I had the privilege of working just after a decent snowfall this January and thought I'd share some of the pics I took. I was mostly tasked with removing invasive species.
When the initial removal was complete, there remained healthy populations of silky and grey dogwoods and a nice elderberry thicket.
These headclipping weevils can do some disheartening damage to some plants and I think they are becoming more frequent. To help control future populations throw as many of the beheaded flowers in a sealed bag and throw it out. The flowers contain the larvae of next years' adults. Check out this excellent article by Joe Boggs for more details.
spring 2022 grow list
Finally, our spring grow list has been compiled! Contact us with any questions at firstname.lastname@example.org, email@example.com, or on Facebook.
PERENNIALS @ $5 3.5" POT
beebalm false blue indigo
blazing star (Liatris spicata) foxglove beardtongue
blue stemmed goldenrod great blue lobelia
blue wood aster green headed coneflower
New England Aster grey headed coneflower
butterfly milkweed golden Alexanders
common milkweed rattlesnake master
swamp milkweed narrow leaf mtn. mint
cardinal flower oxeye sunflower
columbine purple coneflower
common boneset sweet joe pye
common yarrow Virginia waterleaf
compass plant royal catchfly
GRASSES @ $5 3.5" POT
big bluestem Indian grass
little bluestem prairie dropseed
TREES AND SHRUBS 1 GALLON @ $10, 3 GALLON @ $20
American plum 3 red cedar 3
black chokeberry 1, 3 elderberry 1, 3
bladdernut 3 flowering dogwood 3
buttonbush 3 silky dogwood 1, 3
Ohio buckeye 3 grey dogwood 3
chokecherry 1 red twig dogwood 1, 3
winterberry 3 blackhaw viburnum 1, 3
hazelnut 3 American highbush cranberry viburnum 3
ninebark 3 arrowwood viburnum 3
redbud 1, 3 mapleleaf viburnum 3
paw paw 1,3 spicebush 1, 3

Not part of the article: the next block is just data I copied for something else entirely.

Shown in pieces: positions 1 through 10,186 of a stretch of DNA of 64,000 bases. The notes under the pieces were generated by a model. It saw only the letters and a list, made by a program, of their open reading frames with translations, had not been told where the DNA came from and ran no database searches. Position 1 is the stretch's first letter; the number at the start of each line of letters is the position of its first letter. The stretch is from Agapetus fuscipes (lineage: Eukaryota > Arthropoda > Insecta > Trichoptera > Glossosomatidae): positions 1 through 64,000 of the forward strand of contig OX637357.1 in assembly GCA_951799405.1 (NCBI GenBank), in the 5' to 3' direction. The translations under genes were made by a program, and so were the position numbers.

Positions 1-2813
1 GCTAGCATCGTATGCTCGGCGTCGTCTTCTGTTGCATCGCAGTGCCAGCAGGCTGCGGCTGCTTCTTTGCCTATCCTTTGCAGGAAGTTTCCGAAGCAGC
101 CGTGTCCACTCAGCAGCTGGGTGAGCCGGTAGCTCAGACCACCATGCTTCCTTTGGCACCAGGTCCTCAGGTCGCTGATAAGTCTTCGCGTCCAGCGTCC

Multiflora rose is one of the nastiest invasive species I work with. Besides the skin piercing thorns, the stems can grow all over each other, climb twenty feet up into trees, and become an impenetrable thicket. On this particular site, the multiflora is so dense that I didn't find much life after the mess was removed. Sometimes a thicket like this will shelter some tree and shrub seedlings and saplings from deer predation, but all I found were a few stunted spicebush (deer resistant native shrub) and a few beech trees a couple feet tall that the deer have been feeding on. This situation is very common in forest canopy gaps where trees have fallen and suddenly there is a spot with full sun available on the forest floor. Even small multiflora roses can have a deep root system so digging everyone of them up is not an option with large scale infestations. The stems are cut and removed and herbicide is applied to the stumps. This is referred to as the cut stump method of herbicide application. This method is very efficient since only a small amount of herbicide is used as opposed to hosing everything down during the growing season which requires much more herbicide and will incur collateral damage to nearby plants we want growing. Without using herbicide on these larger plots, the multiflora will be right back where it was in a couple of years. A follow-up herbicide application will be needed in April when spot treatments will be needed. Also, I should take pictures while wearing my glasses!